"'Community benefit' has been a huge issue for a long time," said Barnaby Zall, of counsel at the Rockville, Md.-based firm of Weinberg & Jacobs. "It's hot politically, particularly for hospitals."

"It's not unusual for the IRS to say, 'You've done wrong,' but not tell you what to do to make it right," he said. "They want to avoid setting a standard that can be abused. The community benefit standard is already in the law, so the question is, what is a community benefit? Hospitals are required by federal law to treat illegal immigrants. They provide hundreds of millions of dollars of care, and there's no one they can turn to for compensation. Should that count as a community benefit? The IRS hasn't answered this."

"The problem is that a lot of hospitals are under such financial pressure that they can't go out beyond the emergency room and do community clinics that the IRS would count as a community benefit," said Zall.

"The question is how you define a community," said Jane Searing, shareholder in Bellevue, Wash.-based CPA firm Clark Nuber and chair of the American Institute of CPAs' Exempt Organization Tax Technical Resource Panel.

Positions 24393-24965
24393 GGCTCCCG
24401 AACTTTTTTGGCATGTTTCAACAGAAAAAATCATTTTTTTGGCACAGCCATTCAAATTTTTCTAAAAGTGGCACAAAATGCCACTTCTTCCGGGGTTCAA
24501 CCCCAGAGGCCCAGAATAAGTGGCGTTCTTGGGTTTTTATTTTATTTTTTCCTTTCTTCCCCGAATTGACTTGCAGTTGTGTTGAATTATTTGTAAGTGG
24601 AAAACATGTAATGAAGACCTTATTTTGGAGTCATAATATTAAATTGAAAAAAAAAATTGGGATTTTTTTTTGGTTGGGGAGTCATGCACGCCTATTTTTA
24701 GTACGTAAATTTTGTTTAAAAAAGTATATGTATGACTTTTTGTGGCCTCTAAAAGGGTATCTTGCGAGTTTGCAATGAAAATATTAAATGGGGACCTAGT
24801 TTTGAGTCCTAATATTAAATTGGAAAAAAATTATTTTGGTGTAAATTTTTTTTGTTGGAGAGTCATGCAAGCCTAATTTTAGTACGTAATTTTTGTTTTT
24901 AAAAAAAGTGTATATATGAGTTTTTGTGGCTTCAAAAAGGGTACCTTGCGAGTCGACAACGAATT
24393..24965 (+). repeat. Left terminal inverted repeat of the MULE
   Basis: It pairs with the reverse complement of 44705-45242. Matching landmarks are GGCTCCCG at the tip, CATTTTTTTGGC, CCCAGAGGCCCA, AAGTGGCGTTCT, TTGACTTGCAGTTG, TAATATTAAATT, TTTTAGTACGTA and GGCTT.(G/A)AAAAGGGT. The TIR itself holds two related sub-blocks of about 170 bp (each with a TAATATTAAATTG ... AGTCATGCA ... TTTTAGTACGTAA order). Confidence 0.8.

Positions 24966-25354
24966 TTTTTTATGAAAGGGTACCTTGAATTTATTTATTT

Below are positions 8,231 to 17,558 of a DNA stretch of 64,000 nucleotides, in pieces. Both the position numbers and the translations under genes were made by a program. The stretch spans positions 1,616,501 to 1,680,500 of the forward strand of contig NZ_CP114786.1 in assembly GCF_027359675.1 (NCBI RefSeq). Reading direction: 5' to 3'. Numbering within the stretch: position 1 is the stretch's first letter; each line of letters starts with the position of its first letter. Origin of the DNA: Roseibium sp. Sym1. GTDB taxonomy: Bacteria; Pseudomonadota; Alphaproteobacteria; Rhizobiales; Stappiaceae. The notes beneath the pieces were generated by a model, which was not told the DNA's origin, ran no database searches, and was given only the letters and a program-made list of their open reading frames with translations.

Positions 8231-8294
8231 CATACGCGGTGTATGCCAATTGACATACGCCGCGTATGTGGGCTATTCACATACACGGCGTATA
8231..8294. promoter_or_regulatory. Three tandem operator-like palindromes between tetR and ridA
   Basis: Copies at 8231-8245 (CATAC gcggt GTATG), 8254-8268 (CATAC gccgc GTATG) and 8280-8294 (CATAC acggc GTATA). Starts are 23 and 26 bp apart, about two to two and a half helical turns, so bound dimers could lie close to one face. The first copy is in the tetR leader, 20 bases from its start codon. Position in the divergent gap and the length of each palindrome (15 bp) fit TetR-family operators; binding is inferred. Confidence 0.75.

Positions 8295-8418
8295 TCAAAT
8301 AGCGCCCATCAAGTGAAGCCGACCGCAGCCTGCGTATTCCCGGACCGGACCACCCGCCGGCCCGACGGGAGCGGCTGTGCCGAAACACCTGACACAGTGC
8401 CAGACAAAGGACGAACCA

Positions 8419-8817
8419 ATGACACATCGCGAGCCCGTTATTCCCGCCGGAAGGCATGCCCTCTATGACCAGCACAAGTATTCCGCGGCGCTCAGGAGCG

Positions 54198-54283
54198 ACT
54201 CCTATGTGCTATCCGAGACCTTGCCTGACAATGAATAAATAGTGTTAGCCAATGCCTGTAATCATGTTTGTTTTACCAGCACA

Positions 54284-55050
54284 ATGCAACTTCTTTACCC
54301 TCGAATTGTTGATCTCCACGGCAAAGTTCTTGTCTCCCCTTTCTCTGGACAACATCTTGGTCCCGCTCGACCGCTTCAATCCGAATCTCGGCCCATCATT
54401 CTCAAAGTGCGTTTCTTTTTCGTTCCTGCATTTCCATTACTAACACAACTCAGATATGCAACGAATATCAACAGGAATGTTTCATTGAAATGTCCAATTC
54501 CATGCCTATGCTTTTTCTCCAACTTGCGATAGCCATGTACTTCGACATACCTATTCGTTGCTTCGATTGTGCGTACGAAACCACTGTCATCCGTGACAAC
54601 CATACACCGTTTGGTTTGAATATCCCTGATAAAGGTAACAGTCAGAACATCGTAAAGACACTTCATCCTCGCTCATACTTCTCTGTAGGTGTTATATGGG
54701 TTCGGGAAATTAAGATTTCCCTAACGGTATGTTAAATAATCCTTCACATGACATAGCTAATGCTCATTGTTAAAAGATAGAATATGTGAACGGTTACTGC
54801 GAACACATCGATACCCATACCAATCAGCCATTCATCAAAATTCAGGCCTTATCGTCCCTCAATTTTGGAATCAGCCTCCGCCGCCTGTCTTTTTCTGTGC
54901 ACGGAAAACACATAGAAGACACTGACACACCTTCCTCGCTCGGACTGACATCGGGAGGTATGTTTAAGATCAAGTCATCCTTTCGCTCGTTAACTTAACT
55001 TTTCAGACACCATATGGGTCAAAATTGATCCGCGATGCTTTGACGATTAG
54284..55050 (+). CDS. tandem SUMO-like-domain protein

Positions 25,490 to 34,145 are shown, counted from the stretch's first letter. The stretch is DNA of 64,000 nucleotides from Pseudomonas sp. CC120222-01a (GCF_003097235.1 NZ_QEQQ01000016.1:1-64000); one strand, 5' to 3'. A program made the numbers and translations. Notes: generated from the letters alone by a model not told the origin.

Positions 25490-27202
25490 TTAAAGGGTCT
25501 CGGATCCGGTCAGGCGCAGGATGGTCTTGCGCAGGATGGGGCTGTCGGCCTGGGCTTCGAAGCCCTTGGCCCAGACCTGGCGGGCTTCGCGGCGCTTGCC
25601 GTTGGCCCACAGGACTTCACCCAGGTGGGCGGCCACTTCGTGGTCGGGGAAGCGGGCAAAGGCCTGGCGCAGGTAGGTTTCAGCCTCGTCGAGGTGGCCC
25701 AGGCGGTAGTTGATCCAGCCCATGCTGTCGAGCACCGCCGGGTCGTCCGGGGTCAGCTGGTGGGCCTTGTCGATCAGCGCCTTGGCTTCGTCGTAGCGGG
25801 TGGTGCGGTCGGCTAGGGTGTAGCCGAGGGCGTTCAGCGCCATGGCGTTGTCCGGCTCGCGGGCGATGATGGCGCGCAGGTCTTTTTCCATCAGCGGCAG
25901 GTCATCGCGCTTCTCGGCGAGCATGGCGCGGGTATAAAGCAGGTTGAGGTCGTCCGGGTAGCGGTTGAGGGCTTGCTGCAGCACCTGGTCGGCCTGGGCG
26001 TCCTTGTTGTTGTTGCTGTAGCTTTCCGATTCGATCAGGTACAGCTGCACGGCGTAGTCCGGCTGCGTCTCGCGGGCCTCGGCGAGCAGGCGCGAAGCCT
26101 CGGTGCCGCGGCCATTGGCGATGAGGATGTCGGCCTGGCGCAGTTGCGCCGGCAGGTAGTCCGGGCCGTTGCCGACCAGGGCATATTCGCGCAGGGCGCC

"It seems the IRS position is that an organization that only provides benefits to members is not a community benefit organization because it doesn't affect the community as a whole," she said. "But it's not an exclusive group. Anyone can be a member - you just have to elect. Why can't that be a 'community?'

"There's a whole new paradigm developing," she continued. "For example, people think they are friends with people they only know online. A community doesn't have to be confined to a geographic area anymore."

The results of the decision could have wide implications for other 501(c)(4) organizations, according to Searing. "If it's successful, I can see the IRS targeting other community benefit organizations with similar membership patterns for revocation," she said. "There are currently over 128,000 of these groups that filed Form 990s last year."

"It's more likely that the Supreme Court will take a case when there's been a split in the various circuits," Perlman observed. "That's not the case here, so VSP is trying to show the potentially extreme negative affect of the Ninth Circuit ruling."